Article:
Segagaga is the perfect example of both the Dreamcast’s endless creativity and declining popularity. Segagaga is an RPG simulation hybrid where players control a new Sega employee who is tasked with saving the company from its competitors. Not only is the development principle of the game revolutionary, but it offers a constant representation of popular sega series, both as allies and enemies.

Segagaga is one of the last truly awesome games released for the Dreamcast, but it’s also a niche experience tied to the life of Dreamcast that understandably nothing else has been done with.

5 Godzilla Generations Rampages with the famous Kaiju monsters

Dreamcast City Attack Godzilla Generations

Godzilla movies and the broader genre of kaiju have become surprisingly popular outside of Japan over the past decade. It’s encouraging to see a return to these giant monsters, but the Dreamcast wasn’t afraid to embrace the Godzilla franchise in the late 90s.

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Godzilla Generations is a destructive and satisfying action title where players control Godzilla and four others iconic kaiju from the series as they wipe out cities and fight other monsters. Subsequent Godzilla games have been released over time, but this classic game is acclaimed by Sega’s console.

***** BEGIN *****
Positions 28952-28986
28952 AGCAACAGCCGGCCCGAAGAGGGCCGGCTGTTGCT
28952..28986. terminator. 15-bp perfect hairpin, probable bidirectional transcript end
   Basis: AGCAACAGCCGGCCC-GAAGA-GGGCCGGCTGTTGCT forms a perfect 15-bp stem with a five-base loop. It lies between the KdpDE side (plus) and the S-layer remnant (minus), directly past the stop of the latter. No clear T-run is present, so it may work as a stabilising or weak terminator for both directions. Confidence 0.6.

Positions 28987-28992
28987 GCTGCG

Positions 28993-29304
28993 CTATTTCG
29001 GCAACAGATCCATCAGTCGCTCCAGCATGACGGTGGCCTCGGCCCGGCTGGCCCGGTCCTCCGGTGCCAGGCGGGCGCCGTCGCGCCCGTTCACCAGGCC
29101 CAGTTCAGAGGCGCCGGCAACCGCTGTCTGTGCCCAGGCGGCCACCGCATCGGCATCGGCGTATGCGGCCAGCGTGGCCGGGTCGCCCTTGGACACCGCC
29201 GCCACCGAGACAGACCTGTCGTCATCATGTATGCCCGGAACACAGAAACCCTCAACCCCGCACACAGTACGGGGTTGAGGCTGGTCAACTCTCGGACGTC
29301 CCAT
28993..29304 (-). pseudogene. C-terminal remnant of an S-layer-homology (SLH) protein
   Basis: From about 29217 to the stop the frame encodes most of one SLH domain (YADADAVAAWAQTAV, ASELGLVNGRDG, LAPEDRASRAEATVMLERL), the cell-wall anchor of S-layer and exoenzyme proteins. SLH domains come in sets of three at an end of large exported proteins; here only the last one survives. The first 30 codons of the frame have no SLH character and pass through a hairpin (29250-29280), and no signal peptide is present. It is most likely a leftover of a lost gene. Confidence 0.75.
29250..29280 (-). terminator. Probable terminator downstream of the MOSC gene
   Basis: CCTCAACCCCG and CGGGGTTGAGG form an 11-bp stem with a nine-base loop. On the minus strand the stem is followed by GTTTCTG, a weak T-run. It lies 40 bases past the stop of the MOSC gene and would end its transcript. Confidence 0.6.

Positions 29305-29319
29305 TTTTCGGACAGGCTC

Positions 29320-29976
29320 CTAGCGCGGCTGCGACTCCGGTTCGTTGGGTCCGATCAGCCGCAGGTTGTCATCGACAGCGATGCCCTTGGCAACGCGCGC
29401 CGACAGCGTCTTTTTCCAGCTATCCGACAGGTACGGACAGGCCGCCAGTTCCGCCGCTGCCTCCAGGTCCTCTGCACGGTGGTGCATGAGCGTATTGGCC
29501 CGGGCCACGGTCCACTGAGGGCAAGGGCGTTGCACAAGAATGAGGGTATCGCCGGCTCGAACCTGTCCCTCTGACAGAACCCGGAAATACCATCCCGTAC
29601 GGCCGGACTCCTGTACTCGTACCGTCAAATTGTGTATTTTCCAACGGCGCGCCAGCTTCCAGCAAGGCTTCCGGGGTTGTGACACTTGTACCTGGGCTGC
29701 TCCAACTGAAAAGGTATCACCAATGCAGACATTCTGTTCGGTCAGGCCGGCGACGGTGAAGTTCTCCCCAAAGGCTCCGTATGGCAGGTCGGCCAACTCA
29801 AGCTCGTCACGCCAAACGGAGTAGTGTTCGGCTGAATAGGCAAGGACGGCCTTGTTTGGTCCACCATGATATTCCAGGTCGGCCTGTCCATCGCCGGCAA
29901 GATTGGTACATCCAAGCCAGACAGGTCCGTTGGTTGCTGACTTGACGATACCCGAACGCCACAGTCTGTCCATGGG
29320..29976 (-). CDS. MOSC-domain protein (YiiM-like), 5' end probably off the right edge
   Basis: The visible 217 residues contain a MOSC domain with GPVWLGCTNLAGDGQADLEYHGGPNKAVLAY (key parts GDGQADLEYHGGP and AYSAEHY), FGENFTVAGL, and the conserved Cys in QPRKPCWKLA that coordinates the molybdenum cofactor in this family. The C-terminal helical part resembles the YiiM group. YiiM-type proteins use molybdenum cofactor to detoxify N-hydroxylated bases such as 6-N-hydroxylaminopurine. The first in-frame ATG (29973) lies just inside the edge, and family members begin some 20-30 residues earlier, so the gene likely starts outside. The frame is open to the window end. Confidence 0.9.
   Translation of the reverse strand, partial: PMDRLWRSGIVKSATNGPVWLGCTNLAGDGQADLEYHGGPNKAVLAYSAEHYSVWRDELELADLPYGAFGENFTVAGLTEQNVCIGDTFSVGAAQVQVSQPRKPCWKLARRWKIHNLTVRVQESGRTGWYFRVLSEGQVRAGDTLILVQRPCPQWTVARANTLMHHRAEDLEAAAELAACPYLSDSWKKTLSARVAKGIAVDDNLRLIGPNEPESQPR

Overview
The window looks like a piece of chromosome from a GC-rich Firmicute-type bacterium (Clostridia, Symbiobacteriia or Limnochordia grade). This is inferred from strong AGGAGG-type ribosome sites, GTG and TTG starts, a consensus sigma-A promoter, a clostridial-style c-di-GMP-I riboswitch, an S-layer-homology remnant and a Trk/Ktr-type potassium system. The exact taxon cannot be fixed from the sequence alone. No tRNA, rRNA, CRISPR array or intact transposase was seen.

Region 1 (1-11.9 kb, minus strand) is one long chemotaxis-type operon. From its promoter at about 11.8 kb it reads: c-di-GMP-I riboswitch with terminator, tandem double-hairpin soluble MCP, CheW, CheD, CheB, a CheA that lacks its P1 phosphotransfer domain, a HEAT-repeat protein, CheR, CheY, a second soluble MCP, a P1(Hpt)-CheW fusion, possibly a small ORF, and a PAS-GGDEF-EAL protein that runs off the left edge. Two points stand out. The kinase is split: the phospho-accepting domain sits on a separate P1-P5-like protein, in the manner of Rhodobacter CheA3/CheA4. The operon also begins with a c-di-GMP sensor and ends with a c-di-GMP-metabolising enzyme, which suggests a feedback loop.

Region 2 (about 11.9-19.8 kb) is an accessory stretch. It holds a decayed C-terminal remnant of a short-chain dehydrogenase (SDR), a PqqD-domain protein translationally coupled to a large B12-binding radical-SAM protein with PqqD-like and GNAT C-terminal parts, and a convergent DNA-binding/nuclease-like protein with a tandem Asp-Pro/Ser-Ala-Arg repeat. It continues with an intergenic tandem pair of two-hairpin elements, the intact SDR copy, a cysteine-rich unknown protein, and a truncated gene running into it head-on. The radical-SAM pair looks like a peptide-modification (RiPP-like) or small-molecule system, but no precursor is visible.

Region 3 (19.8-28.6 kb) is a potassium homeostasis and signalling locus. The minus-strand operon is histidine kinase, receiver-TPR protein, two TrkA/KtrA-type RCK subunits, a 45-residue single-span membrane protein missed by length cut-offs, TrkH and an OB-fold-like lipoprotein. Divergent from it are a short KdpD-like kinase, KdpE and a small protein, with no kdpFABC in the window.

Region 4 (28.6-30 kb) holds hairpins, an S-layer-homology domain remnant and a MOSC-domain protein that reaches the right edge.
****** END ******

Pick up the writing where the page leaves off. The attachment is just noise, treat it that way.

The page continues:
4 Elemental Gimmick Gear rewards retro gamers with a polished makeover

Environment Dreamcast Elemental Gimmick Gear

Releases during the lifespan of the Dreamcast and PlayStation 2 generally made 3D games their priority, but some 2D titles are absolute gems that have been overlooked due to how old-fashioned they look. EGG: Elemental Gadget Gear is an old-fashioned RPG experience with a challenging sci-fi storyline.

EGG largely trades in beautiful, hand-drawn environments, but he’s shifting to a modern 3D approach to his boss fights. Elemental gadget gear is one of Dreamcast’s weirder games and so it’s no major surprise that it wasn’t a priority to bring to other consoles.